Whoever thought of this was brilliant!  Two sizes of little baggies in ONE box.  It's the small things that make such a big difference in life, don't you think?

2.  Sunny Weather
There is nothing that brightens up mid-January more than an unexpectedly warm week!  It was almost 70 degrees this week, and the sun was up early and bright every day.  I had to abandon the boots and socks I usually wear with these leggings and look for springier shoes...which I found in Savannah's closet.  Oh, the blessings of having a daughter who leaves stuff behind.

3.  Treats
This is actually leftover from last weekend, but I found the picture on my phone and realized it needed a space in my blog history.  Craig and McKay went on an ice cream run and because they know I'm not a huge fan of ice cream, they usually don't get me anything.  But I am a fan of non-dairy frozen when they passed this sorbet section they texted and asked which one I wanted.  Hooray for unexpected treats!

4.  Surprises in the Mail
Hooray for BYU mail from my girl this week!  Savannah wanted me to get a BYU Mom shirt when we were in Provo in January, but I just couldn't find one that didn't look like it belonged on a BYU Grandma.  Apparently she's been looking this whole time, and finally found one that was she bought it and mailed it to me!  It totally made my whole week!! 

5.  Inventive Kids
The dog on the left is the dog of my dreams.  Really any of those moppy looking things are the dog of my dreams.  I would LOVE to have one, I think.  But Craig is hesitant because there's work involved with a pet.  And I'm hesitant because I'm not great with living things.  Plants can't even survive in this house.  And a couple of us are very allergic to pets.  Therefore a moppy dog probably isn't in my near future.  The kids felt sorry for me because I keep longing for this little dog, though, so Emma bought a mop head from the store.  And then McKay fixed it to one of his stuffed animal puppies.  And poof!  Instant, hassle-free, fur-free, maintenance-free, moppy dog!  We're getting pretty attached to him.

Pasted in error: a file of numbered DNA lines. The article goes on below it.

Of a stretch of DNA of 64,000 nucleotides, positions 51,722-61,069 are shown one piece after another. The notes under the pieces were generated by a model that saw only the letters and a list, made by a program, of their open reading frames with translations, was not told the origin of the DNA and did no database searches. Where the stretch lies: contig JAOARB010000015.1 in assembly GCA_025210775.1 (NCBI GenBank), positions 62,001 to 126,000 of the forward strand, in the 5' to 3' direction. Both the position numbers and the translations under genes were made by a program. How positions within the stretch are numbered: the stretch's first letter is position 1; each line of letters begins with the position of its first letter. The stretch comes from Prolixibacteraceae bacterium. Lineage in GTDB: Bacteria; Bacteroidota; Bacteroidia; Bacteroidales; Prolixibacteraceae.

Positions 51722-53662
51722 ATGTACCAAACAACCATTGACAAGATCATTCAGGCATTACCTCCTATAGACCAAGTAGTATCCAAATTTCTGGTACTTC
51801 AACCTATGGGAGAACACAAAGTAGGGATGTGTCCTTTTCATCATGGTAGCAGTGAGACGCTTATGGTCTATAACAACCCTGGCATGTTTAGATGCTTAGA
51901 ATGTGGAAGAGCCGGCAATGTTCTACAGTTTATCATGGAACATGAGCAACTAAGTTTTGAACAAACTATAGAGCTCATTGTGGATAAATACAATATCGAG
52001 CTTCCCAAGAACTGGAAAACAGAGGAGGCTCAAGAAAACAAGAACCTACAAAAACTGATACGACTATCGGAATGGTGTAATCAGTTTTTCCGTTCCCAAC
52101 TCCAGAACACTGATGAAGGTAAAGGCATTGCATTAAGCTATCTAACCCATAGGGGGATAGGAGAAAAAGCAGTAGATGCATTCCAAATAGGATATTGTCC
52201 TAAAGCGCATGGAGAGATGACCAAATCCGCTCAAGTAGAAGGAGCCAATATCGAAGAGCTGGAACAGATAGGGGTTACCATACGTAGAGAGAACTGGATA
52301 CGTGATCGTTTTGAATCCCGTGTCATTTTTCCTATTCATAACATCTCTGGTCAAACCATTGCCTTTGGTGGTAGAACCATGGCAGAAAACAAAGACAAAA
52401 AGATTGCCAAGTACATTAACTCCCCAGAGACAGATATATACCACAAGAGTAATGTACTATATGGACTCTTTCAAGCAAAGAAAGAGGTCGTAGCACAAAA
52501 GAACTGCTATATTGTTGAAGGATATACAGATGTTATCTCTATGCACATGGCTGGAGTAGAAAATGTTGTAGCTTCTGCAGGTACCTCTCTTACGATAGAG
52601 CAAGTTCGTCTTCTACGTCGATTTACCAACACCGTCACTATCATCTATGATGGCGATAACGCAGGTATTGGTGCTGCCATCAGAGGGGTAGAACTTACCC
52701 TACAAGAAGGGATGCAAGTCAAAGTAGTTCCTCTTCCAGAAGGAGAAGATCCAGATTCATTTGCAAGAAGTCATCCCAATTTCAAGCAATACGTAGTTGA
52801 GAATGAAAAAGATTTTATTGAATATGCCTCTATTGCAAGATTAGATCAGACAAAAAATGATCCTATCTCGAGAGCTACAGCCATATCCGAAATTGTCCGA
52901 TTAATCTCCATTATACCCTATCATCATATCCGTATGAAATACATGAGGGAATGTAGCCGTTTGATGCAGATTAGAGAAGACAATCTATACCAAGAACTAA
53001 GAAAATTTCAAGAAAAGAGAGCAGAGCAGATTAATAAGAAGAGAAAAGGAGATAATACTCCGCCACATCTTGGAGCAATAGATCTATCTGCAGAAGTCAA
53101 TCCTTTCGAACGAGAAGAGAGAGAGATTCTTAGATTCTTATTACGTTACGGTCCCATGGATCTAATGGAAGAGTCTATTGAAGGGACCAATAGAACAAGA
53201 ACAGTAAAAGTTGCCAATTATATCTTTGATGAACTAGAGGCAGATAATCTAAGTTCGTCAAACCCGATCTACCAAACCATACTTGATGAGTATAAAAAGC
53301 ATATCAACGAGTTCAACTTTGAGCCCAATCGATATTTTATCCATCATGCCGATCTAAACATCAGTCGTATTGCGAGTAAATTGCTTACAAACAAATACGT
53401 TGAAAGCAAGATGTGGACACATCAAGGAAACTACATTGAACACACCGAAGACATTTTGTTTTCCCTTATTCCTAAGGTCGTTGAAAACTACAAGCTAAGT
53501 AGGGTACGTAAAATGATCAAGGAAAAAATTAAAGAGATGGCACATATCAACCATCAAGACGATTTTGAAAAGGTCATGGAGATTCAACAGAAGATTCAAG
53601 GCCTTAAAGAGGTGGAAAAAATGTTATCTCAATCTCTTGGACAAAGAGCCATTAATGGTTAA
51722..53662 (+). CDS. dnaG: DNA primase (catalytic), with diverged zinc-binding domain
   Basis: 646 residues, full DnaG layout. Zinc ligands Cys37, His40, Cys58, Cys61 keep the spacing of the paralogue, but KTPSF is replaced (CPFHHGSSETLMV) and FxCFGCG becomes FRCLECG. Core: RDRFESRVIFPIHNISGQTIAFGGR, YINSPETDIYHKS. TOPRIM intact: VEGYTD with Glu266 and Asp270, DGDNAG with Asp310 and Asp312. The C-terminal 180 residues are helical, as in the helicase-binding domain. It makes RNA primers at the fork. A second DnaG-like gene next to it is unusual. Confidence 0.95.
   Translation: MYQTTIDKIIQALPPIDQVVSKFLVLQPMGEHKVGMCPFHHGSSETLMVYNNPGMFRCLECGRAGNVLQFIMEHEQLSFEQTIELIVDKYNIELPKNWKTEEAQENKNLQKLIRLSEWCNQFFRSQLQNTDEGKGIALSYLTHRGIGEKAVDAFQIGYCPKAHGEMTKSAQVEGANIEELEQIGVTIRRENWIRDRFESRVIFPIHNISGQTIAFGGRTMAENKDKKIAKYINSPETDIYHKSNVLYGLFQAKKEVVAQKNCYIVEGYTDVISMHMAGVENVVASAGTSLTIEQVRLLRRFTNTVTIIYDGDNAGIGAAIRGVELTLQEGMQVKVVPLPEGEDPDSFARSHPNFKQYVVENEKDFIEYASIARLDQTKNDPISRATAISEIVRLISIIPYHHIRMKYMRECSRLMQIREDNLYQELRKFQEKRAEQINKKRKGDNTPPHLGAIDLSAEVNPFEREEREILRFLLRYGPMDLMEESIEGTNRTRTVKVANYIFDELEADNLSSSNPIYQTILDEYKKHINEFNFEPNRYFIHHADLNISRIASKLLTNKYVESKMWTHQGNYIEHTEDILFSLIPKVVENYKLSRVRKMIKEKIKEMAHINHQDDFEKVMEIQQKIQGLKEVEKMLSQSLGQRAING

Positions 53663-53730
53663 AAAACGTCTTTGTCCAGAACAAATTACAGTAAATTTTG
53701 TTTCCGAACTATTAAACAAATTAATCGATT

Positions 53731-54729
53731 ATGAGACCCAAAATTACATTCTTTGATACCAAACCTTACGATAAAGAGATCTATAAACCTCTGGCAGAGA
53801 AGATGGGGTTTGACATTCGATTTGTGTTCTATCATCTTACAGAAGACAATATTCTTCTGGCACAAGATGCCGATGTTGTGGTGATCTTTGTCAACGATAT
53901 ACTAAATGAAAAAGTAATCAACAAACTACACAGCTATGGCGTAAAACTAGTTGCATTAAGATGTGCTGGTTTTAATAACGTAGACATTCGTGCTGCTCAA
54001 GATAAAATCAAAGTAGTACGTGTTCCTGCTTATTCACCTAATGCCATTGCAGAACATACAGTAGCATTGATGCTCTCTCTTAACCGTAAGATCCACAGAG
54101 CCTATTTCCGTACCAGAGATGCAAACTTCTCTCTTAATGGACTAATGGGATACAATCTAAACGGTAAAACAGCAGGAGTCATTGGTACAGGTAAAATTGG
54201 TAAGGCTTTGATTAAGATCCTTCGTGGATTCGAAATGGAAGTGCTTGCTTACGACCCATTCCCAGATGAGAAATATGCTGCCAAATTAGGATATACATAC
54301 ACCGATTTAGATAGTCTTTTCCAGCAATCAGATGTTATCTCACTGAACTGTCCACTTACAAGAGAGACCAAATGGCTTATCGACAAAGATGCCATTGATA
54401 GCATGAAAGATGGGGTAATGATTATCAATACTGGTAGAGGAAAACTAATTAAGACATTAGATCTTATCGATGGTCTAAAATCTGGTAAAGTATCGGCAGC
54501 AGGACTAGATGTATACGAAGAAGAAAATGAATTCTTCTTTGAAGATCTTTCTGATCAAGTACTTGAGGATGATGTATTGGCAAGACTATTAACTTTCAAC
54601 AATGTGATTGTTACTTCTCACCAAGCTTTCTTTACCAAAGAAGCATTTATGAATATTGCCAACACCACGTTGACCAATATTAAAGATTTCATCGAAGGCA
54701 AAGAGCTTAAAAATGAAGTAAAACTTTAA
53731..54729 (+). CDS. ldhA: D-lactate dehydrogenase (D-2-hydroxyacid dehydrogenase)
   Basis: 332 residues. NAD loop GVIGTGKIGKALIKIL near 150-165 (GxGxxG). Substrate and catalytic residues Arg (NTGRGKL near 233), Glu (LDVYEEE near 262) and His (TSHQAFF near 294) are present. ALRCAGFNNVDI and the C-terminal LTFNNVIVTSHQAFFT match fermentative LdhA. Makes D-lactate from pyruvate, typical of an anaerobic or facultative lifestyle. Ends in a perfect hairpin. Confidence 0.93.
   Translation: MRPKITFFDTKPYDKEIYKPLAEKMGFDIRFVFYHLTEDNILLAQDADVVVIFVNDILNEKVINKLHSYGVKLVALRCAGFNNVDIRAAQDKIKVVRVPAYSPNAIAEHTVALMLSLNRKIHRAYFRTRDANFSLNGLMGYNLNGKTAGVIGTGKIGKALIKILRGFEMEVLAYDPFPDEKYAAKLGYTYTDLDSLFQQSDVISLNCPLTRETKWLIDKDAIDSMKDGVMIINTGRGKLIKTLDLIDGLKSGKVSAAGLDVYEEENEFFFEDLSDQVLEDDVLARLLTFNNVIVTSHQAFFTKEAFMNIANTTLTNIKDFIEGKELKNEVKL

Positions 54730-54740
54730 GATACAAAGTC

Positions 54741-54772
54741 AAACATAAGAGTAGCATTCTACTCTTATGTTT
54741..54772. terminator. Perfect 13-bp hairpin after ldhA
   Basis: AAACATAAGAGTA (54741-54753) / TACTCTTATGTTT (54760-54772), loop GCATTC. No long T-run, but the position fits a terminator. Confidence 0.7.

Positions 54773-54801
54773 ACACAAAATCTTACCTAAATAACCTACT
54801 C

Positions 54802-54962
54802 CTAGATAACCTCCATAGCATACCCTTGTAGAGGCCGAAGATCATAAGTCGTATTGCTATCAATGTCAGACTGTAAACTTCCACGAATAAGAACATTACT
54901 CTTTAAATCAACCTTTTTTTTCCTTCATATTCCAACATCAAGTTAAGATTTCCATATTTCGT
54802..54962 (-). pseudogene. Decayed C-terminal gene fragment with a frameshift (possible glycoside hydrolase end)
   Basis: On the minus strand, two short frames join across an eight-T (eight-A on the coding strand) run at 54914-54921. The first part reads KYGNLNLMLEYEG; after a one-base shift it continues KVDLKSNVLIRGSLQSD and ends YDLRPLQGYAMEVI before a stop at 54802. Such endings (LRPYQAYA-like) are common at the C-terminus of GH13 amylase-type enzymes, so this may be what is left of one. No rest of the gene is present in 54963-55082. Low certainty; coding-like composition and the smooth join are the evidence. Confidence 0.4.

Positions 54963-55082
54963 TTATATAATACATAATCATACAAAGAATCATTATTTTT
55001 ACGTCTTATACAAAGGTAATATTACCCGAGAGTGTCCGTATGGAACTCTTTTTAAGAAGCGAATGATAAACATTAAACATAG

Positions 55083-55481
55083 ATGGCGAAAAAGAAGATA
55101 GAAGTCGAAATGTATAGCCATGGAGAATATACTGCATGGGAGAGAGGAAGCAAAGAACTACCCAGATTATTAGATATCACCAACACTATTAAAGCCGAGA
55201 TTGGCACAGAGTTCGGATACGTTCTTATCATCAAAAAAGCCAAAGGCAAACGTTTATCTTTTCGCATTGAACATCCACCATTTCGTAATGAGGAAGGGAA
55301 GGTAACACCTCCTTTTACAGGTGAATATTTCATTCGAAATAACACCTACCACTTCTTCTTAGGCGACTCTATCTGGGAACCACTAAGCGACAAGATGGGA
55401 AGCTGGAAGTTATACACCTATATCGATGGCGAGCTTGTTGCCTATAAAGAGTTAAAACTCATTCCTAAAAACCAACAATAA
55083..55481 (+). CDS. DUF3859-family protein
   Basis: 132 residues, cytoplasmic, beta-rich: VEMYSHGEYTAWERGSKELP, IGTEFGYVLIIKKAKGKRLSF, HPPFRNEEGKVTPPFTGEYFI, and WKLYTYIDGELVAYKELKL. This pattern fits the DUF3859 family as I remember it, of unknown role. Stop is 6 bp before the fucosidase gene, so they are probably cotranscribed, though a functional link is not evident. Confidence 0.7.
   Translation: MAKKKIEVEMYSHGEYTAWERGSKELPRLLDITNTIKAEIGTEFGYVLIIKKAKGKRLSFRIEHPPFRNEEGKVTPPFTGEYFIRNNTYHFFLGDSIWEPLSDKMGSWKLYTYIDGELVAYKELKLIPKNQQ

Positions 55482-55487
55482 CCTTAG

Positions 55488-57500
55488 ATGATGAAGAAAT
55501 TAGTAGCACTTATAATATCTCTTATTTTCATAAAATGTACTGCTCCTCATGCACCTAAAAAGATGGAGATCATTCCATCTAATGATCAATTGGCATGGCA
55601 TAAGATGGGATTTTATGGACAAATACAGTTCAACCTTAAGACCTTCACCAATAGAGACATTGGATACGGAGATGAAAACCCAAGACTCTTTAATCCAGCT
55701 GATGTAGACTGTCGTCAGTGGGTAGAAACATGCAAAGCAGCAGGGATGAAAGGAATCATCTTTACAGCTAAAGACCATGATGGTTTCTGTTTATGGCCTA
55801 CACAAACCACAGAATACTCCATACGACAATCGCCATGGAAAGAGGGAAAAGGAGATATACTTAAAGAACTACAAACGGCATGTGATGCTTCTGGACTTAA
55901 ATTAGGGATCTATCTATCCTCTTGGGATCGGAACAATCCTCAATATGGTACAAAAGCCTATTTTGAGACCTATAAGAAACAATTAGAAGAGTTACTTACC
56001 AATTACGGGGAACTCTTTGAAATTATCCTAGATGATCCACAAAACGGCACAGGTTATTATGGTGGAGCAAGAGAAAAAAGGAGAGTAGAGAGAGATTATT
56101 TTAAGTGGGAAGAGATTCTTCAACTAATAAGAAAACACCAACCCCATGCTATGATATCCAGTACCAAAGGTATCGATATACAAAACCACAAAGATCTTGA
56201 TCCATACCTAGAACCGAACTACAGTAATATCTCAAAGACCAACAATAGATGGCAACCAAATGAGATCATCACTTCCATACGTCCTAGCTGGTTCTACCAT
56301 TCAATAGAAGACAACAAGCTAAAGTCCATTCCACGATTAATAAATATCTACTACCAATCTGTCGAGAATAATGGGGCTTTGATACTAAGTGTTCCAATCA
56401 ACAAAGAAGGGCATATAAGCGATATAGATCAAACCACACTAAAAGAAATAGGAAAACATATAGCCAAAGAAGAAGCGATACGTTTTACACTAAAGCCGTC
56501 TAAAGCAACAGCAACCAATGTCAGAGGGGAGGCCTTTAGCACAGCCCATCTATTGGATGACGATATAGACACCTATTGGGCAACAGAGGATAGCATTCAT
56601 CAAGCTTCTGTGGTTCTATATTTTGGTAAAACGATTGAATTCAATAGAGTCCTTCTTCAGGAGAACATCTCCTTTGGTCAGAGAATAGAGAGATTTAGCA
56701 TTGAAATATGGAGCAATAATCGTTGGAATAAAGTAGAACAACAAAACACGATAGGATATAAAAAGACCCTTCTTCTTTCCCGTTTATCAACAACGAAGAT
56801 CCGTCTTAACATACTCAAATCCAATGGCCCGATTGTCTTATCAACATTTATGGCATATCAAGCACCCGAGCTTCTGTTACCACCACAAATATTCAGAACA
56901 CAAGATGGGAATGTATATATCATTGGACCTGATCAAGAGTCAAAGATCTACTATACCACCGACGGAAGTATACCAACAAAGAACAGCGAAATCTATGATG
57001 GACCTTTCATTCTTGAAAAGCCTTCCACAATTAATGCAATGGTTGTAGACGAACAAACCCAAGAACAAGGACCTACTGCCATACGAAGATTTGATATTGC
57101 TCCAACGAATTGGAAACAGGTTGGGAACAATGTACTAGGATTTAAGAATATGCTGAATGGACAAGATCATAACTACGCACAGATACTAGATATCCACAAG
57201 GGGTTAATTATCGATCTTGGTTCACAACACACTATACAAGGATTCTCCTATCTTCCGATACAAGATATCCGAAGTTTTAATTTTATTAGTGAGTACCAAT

Thursday, January 29, 2015

Particularized Challenges

It has been a great and terrible week.  Terrible because there has been waiting and restlessness followed by disappointment and heartache.  And great because there have been so many answers to so many prayers. 

The thing that I've noticed, though, is that heartache and sadness and discouragement may look different on the outside for different people, but on the inside it all feels the same. Each person in my family and a few close friends have struggled with some major emotional catastrophe this week, and although difficult to manage with a few of us sprinkled across the country, it has been moderately comforting to know that there is some level of compassion binding all of us together.  Somehow knowing that you're not the only one climbing an endless mountain seems to make the mountain a little less foreboding.  

Neal A. Maxwell gave an amazing devotional at BYU called But For a Small Moment that was such a huge help this week.

"I'm not sure we can always understand the implications of God's love, because his love will call us at times to do things we may wonder about, and we may be confronted with circumstances we would rather not face. I believe with all my heart that because God loves us there are some particularized challenges that he will deliver to each of us. He will customize the curriculum for each of us in order to teach us the things we most need to know. He will set before us in life what we need, not always what we like. And this will require us to accept with all our hearts the truth that there is divine design in each of our lives and that we have rendezvous to keep, individually and collectively."